Atomic table rename with pt-online-schema-change and Aurora replica


I have hopefully a quick question: I used pt-online-schema-change to rename a table like this:

pt-online-schema-change --execute --alter "MODIFY value VARCHAR(4096)" \
  --ask-pass --host [hostname] --user [username] D=[database],t=[table]

I ran this on an Aurora cluster running Aurora 2.11.0. The modifications to the table worked exactly as expected with no issues. However, at the moment of the atomic table swap, on the Aurora replicas, we had some queries fail with an error table [table] doesn't exist.

I’ve engaged the Aurora support team on this to get clarification, but thought I’d ask here for the benefit of community awareness what exactly it means that the table swap is atomic. I was expecting that, from the point of view of another query, the table would always exist (i.e. the entire swap is atomic, not each individual table rename). Does it work that way in Community MySQL? And is it known that Aurora behaves differently?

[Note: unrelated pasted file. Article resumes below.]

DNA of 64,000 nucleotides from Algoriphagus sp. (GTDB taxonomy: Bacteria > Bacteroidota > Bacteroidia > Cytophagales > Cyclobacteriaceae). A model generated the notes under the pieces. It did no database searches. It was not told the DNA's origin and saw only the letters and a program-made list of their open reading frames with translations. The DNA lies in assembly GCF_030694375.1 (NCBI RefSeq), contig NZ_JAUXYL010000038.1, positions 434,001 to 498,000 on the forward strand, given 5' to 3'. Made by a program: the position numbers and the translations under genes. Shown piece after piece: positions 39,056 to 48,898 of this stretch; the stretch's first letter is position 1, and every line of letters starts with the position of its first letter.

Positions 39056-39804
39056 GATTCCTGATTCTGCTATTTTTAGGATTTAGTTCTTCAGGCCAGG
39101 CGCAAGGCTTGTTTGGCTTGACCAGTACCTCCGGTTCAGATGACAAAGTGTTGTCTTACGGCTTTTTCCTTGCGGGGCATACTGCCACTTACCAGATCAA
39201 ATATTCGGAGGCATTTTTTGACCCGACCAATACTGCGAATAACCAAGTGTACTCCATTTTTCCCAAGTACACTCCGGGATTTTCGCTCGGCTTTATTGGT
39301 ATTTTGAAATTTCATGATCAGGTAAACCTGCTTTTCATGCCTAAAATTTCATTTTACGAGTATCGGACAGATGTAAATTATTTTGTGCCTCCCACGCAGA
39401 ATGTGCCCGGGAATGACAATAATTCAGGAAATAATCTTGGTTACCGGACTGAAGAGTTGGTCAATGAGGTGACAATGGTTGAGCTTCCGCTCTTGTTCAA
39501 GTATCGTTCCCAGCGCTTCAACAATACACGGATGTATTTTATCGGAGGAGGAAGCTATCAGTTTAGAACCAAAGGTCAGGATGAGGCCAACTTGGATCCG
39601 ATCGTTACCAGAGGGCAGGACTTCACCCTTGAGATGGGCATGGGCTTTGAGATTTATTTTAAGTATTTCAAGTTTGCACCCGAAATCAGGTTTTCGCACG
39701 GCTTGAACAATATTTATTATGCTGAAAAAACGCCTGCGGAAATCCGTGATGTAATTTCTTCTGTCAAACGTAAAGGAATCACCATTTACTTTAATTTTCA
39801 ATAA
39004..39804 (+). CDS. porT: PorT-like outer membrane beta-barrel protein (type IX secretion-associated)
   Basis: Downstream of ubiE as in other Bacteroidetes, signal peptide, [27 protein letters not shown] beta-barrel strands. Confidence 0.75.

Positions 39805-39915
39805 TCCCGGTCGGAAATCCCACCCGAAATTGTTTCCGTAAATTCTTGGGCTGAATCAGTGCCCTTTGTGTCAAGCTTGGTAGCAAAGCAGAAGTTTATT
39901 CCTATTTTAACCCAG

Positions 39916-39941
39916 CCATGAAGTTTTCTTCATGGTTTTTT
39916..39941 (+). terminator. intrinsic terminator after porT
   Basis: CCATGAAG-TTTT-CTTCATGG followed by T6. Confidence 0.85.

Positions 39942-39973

Hey Brian, thanks for posting here. Does the table have any foreign keys? that can cause the swap to not be atomic as per pt-online-schema-change — Percona Toolkit Documentation

Ah yes, I saw this in the docs. The table does have one foreign key, but there are no other tables that reference the one being renamed using a foreign key. Based on how I was reading the docs, I think that shouldn’t require using the foreign key functionality in pt-osc.

I appreciate you replying – I also heard back yesterday from AWS support, who was able to confirm that the non-atomic rename behavior is expected based on the design of Aurora’s replication system. They suggested modifying queries of the table to retry in case they receive this error, but we are hesitant to implement that to work around this issue.

Another approach we’ve considered is temporarily re-routing read traffic that uses this table to the writer temporarily while we perform the migration, because the table rename does appear to be atomic with respect to the writer instance. This doesn’t give us a great feeling, either, but doesn’t require that the application be changed.

Thanks for letting us know about this. AFAIK Aurora read replicas actually use the same underlying storage, so it’s likely they changed the source code to somehow invalidate the table on the replicas when it is changed on the writer node. Unfortunately the source is not public.
Routing all traffic to the writer could be risky depending on the load but I don’t see any other options except that or changing the app to retry.

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